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Fell, ling'ring fell, a victim to despair;
And left the world to wretchedness and me. Pity the sorrows of a poor old man,
Whose trembling limbs have borne him to your door ; Whose days are dwindled to the shortest span : Ob!give relief, and Heaven will bless your store.
Unhappy close of life.
Elegy to pity.
When fancy paints the scene of deep distress i
When rigid fate denies the pow'r to bless. Not all the sweets Arabia's gales convey
From flow'ry meals, can with that sight compare'; Not dew-drops glitt'ring in the morning ray,
Seem pear so beauteous as that falling tear. Devoid of fear, the fawns around thee play ;
Emblem of peace, the dove before thee fies; No blood-stain'd traces mark thy blameless way;
Beneatb tby feet oo hapless insect dies.
Come, lovely nymph, and range the mead with me,
To spring the partridge from the guileful foe ; From secret spares the struggling bird to free;
And stop the hand uprais'd to give the blow.
And nature droops beneath the conqu’ring gleam,
To me thy sympathetic gifts impart;
And justly boast the gen'rous feeling heart.
With timely aid the widow's woes assuage ; To mis’ry's moving cries to yield relief ;
And be the sure resource of drooping age. So when the genial spring of life shall fade,
And sinking nature own the dread decay, Some soul congenial then may lend its aid,
And gild the close of life's eventful day.
Verses supposed to be written by Alexander Selkirk, during
My right there is none to dispute ;
I am lord of the fowl and the brute.
That sages have seen in thy face?
Than reign in this horrible place.
I must finish my journey alone ;
I start at the sound of my own.
My form with indifference see:
Their tameness is shocking to me.
Society, friendship, and love,
Divinely bestow'd upon man, Oh had I the wings of a dove,
How soon would I taste you again! My sorrows I then might assuage
In the ways of religion and truth Might learn from the wisdom of age,
And be cheer'd by the sallies of youth. Religion' what treasure untold .
Resides in that heavenly word!
Or all that this earth can afford.
These vallies and rocks never heard ; Ne’er sigh'd at the sound of a knell,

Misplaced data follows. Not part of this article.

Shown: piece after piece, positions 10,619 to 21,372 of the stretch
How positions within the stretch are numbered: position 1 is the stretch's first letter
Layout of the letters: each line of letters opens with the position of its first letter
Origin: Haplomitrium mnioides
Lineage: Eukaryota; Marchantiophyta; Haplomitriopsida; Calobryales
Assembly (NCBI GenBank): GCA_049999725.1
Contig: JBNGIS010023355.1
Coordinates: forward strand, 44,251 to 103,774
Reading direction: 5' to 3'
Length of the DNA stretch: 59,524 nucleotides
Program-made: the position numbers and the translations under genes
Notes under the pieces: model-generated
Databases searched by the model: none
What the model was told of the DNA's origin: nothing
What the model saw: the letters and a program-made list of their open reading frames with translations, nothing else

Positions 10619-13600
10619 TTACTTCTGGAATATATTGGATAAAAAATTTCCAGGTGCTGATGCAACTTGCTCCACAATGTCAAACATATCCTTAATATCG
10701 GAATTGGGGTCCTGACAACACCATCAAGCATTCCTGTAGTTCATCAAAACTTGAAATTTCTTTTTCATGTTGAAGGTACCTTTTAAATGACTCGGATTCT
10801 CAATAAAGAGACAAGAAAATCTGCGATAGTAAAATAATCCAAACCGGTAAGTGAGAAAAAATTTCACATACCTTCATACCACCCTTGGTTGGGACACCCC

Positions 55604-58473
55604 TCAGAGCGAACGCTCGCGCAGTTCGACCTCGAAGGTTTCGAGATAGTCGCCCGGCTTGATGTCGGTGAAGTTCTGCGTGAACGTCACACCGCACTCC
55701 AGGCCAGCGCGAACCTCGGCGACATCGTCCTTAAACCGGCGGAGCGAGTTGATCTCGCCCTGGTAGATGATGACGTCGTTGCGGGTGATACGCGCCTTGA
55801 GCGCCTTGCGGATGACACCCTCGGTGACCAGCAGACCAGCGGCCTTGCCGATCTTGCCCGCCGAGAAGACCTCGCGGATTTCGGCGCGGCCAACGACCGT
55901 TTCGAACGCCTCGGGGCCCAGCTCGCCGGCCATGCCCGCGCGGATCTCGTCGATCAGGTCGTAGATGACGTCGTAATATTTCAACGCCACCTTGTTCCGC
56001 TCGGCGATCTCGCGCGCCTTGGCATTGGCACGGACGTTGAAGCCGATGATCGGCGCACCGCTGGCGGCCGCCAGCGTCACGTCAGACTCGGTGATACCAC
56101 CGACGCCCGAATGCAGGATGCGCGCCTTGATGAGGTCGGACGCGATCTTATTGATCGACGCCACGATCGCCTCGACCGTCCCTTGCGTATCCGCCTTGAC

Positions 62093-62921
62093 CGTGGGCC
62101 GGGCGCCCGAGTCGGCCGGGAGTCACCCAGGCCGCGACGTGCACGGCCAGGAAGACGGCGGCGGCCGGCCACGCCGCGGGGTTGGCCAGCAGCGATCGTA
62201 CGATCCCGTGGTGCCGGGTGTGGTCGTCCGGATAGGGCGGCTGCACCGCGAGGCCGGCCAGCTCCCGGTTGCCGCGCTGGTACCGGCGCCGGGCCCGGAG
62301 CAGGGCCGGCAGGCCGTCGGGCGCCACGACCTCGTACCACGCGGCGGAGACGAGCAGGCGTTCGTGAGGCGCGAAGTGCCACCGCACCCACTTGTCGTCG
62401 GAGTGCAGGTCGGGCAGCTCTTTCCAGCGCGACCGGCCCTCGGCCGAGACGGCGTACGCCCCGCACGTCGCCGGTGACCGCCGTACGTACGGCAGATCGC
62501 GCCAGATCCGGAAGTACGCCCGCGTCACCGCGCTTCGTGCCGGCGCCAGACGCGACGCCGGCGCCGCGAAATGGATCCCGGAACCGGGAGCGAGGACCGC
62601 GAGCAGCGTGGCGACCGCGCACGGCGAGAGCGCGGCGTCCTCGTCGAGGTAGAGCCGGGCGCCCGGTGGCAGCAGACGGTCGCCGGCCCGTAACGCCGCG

Or smild when a sabhath appear'd. Ye winds that have made me your sport,
Convey to this desolate shore,
Of a land I shall visit no more.
A wish or a thought after me?
Though a friend I am never to see. How fleet is a glance of the mind !
Compar'd with the speed of its flight, The tempest itself lags behind,
And the swift-winged arrows of light. When I think of my own native land,
In a moment I seem to be there : But, alas ! recollection at hand
Soon hurries me back to despair. But the sea-fowl is gone to her nest,
The beast is laid down in his lair ; Even here is a season of rest,
And I to my cabin repair. There's mercy in every place;
And mercy-encouraging thought ! Gives even affliction a grace,
And reconciles man to his lot.-COWPER. SECTION VI.
My rising soul surveys,
In wonder, love, and praise.
The gratitude declare,
But ihou canst read it there.
And all my wants redrest,
And hung upon the breast.
Thy mercy lent an ear,
To form themselves in pray’r.
Thy tender care bestow'd, Before my infant heart conceiv'd
From whom those comforts flow'd.
With heedless steps, I ran,
And led me up to man.
It gently cleard my way; And through the pleasing snares of vice,
More to be fear'd than they. When worn with sickness, oft hast thou
With health renew'd my face ; And when in sins and sorrows sunk,
Reviv'd my soul with grace. Thy bounteous hand, with worldly bliss,
Has made my cup run o'er ;
Has doubled all my store.
My daily thanks employ;
Nor is the least a cheerful heart
That tastes those gifts with joy.
Thy goodness I'll pursue;
The glorious theme renew.
Divide thy works no more,
Thy mercy shall adore.
A joyful song I'll raise,
raised on the miseries of life. As thus the snows arise ; and foul and fierce, All winter drives along the darken'd air; In his own loose-revolving field, the swain Disaster'd stands ; sees other hills aseend, Of unknown joyless brow i and other scenes, Of horrid prospect, shag the trackless plain; Nor finds the river, nor the forest, hid Beneath the formless wild ; but wanders on, From hill to dale, still more and more astray : Impatience fleuncing through the drifted heaps, Stung with the thoughts of home; the thoughts of home Rush on his nerves, and call their vigour forth In many a vain attempt. How sinks his soul ! What black despair, what bòrror fills his heart! When, for the dusky spot, which fancy feign'd His tufted cottage rising through the snow, He meets the roughness of the middle waste, Far from the track, and blest abode of man; While round him night resistless closes fast, And ev'ry tempest howling o'er bis head, Renders the savage wilderness more wild. Then throng the busy shapes into his mind, Of cover'd pite, unfathomably deep, A dire descent, beyond the pow'r of frost ! Of faithless bogs; of precipices huge,